We present a method of control of chaos in area-preserving maps. This method gives an explicit expression of a control term which is added to a given area-preserving map. The resulting controlled map which is a small and suitable modification of the original map, is again area-preserving and has an invariant curve whose equation is explicitly known.

  16. Autodesk MapGuide Working with Resources

    E-Print Network [OSTI]

    Ahmad, Sajjad

    Autodesk MapGuide® Enterprise Working with Resources Autodesk MapGuide® Enterprise software has a powerful API (application programming interface) for manipulating resources such as feature and drawing sources, maps, layers, and layouts. Using the Resource Service API, MapGuide-based applications can

  17. Nonlinear Data Transformation with Diffusion Map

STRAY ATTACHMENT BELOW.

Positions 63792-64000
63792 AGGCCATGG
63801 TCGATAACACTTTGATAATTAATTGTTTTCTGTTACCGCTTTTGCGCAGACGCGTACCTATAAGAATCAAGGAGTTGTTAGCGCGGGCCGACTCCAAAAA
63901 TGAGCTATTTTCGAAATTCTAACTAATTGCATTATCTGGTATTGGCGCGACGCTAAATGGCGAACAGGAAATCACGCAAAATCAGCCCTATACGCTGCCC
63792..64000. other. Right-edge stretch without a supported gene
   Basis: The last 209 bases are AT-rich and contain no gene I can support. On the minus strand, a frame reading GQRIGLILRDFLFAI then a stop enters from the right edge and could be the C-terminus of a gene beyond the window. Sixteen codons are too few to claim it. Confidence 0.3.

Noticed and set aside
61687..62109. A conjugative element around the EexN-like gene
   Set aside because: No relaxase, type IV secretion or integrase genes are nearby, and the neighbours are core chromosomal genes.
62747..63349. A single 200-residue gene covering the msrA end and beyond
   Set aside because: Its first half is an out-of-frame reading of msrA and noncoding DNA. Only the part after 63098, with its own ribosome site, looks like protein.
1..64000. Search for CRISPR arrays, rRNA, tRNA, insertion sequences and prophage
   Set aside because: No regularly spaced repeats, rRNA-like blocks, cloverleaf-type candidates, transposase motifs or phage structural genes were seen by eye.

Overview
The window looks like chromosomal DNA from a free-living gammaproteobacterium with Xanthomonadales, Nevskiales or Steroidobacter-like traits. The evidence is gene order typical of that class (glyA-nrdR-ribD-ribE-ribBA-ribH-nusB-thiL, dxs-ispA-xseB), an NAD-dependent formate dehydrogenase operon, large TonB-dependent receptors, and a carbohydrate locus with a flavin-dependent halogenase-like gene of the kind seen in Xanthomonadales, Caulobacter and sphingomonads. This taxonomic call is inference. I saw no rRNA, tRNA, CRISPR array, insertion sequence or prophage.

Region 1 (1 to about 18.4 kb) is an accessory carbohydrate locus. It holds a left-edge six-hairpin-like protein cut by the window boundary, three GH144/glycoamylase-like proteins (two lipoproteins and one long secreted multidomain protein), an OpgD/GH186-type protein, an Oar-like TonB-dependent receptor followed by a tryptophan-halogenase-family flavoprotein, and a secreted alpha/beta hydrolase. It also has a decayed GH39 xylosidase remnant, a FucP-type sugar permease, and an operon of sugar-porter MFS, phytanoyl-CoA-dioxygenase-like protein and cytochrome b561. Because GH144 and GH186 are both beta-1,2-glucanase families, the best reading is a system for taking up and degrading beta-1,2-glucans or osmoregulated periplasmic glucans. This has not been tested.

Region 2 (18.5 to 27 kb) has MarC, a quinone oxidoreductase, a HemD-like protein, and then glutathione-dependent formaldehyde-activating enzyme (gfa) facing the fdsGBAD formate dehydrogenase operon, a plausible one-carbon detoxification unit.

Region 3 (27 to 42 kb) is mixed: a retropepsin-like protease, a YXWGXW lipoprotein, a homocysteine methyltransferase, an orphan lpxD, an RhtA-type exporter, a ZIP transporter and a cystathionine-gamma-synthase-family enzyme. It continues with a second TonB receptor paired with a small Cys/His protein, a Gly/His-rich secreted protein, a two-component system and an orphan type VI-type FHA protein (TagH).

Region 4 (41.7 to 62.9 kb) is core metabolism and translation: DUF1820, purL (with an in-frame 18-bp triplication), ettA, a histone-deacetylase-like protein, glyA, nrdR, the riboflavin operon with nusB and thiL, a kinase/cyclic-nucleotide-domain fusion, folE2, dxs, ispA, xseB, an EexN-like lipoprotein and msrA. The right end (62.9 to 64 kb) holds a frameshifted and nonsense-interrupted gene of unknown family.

E-Print Network [OSTI]

    ) Others: Laplacian eigenmaps, Hessian eigenmaps, LTSA We apply the diffusion map (Coifman & Lafon 2006

  18. Hierarchical Infrastructure for Internet Mapping Services

    E-Print Network [OSTI]

    Samet, Hanan

    locally. We investigate this opportunity for further improvement in providing the client with map data access to remote spatial databases adopted by numerous web-based mapping service vendors (e.g., MapChapter 1 Hierarchical Infrastructure for Internet Mapping Services Frantisek Brabec and Hanan

  19. Filtration and Leach Testing for PUREX Cladding Sludge and REDOX Cladding Sludge Actual Waste Sample Composites

    SciTech Connect (OSTI)

    Shimskey, Rick W.; Billing, Justin M.; Buck, Edgar C.; Casella, Amanda J.; Crum, Jarrod V.; Daniel, Richard C.; Draper, Kathryn E.; Edwards, Matthew K.; Hallen, Richard T.; Kozelisky, Anne E.; MacFarlan, Paul J.; Peterson, Reid A.; Swoboda, Robert G.